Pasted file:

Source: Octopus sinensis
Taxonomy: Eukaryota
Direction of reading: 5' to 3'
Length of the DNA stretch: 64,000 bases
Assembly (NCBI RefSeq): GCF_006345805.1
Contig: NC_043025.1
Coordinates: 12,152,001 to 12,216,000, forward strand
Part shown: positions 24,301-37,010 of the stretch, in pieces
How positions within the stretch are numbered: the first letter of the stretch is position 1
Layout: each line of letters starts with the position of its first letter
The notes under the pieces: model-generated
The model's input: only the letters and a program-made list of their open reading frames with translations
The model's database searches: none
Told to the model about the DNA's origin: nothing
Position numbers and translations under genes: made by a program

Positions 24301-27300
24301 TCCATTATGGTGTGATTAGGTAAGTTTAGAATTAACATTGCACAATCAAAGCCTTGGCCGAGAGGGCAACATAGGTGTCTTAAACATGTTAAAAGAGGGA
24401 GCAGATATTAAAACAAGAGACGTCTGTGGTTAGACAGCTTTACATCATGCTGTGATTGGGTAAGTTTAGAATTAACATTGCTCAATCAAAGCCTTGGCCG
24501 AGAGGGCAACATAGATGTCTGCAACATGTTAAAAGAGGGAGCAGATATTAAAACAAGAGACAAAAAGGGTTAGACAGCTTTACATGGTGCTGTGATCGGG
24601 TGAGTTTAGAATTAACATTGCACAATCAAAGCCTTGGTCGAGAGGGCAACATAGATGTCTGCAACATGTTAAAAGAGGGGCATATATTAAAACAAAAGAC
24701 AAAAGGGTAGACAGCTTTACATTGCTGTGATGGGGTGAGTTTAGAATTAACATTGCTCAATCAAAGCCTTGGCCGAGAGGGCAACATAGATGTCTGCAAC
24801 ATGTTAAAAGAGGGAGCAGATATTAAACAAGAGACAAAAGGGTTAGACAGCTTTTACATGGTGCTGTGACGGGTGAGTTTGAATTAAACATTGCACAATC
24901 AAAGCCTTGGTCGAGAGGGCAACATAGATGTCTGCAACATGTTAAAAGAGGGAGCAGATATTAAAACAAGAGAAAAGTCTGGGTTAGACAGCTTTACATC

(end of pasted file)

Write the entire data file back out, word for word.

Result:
Source: Octopus sinensis
Taxonomy: Eukaryota
Direction of reading: 5' to 3'
Length of the DNA stretch: 64,000 bases
Assembly (NCBI RefSeq): GCF_006345805.1
Contig: NC_043025.1
Coordinates: 12,152,001 to 12,216,000, forward strand
Part shown: positions 24,301-37,010 of the stretch, in pieces
How positions within the stretch are numbered: the first letter of the stretch is position 1
Layout: each line of letters starts with the position of its first letter
The notes under the pieces: model-generated
The model's input: only the letters and a program-made list of their open reading frames with translations
The model's database searches: none
Told to the model about the DNA's origin: nothing
Position numbers and translations under genes: made by a program

Positions 24301-27300
24301 TCCATTATGGTGTGATTAGGTAAGTTTAGAATTAACATTGCACAATCAAAGCCTTGGCCGAGAGGGCAACATAGGTGTCTTAAACATGTTAAAAGAGGGA
24401 GCAGATATTAAAACAAGAGACGTCTGTGGTTAGACAGCTTTACATCATGCTGTGATTGGGTAAGTTTAGAATTAACATTGCTCAATCAAAGCCTTGGCCG
24501 AGAGGGCAACATAGATGTCTGCAACATGTTAAAAGAGGGAGCAGATATTAAAACAAGAGACAAAAAGGGTTAGACAGCTTTACATGGTGCTGTGATCGGG
24601 TGAGTTTAGAATTAACATTGCACAATCAAAGCCTTGGTCGAGAGGGCAACATAGATGTCTGCAACATGTTAAAAGAGGGGCATATATTAAAACAAAAGAC
24701 AAAAGGGTAGACAGCTTTACATTGCTGTGATGGGGTGAGTTTAGAATTAACATTGCTCAATCAAAGCCTTGGCCGAGAGGGCAACATAGATGTCTGCAAC
24801 ATGTTAAAAGAGGGAGCAGATATTAAACAAGAGACAAAAGGGTTAGACAGCTTTTACATGGTGCTGTGACGGGTGAGTTTGAATTAAACATTGCACAATC
24901 AAAGCCTTGGTCGAGAGGGCAACATAGATGTCTGCAACATGTTAAAAGAGGGAGCAGATATTAAAACAAGAGAAAAGTCTGGGTTAGACAGCTTTACATC